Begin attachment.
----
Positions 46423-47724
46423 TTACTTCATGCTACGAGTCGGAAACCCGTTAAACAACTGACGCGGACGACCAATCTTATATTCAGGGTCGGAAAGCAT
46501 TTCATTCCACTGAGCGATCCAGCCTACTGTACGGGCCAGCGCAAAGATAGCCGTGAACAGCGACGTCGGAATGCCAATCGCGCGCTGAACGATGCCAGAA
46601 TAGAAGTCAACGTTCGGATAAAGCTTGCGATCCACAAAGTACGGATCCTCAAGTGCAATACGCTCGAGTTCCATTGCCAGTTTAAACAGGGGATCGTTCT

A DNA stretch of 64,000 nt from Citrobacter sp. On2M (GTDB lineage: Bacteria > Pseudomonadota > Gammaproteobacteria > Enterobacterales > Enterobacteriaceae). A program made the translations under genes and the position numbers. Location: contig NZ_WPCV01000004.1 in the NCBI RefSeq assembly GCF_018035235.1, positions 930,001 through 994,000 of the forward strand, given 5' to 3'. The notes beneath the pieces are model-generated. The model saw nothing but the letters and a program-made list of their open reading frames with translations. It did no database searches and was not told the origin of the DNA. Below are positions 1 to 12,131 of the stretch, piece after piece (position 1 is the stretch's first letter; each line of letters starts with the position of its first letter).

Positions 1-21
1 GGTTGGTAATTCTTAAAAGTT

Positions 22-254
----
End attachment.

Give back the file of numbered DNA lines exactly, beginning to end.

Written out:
Positions 46423-47724
46423 TTACTTCATGCTACGAGTCGGAAACCCGTTAAACAACTGACGCGGACGACCAATCTTATATTCAGGGTCGGAAAGCAT
46501 TTCATTCCACTGAGCGATCCAGCCTACTGTACGGGCCAGCGCAAAGATAGCCGTGAACAGCGACGTCGGAATGCCAATCGCGCGCTGAACGATGCCAGAA
46601 TAGAAGTCAACGTTCGGATAAAGCTTGCGATCCACAAAGTACGGATCCTCAAGTGCAATACGCTCGAGTTCCATTGCCAGTTTAAACAGGGGATCGTTCT

A DNA stretch of 64,000 nt from Citrobacter sp. On2M (GTDB lineage: Bacteria > Pseudomonadota > Gammaproteobacteria > Enterobacterales > Enterobacteriaceae). A program made the translations under genes and the position numbers. Location: contig NZ_WPCV01000004.1 in the NCBI RefSeq assembly GCF_018035235.1, positions 930,001 through 994,000 of the forward strand, given 5' to 3'. The notes beneath the pieces are model-generated. The model saw nothing but the letters and a program-made list of their open reading frames with translations. It did no database searches and was not told the origin of the DNA. Below are positions 1 to 12,131 of the stretch, piece after piece (position 1 is the stretch's first letter; each line of letters starts with the position of its first letter).

Positions 1-21
1 GGTTGGTAATTCTTAAAAGTT

Positions 22-254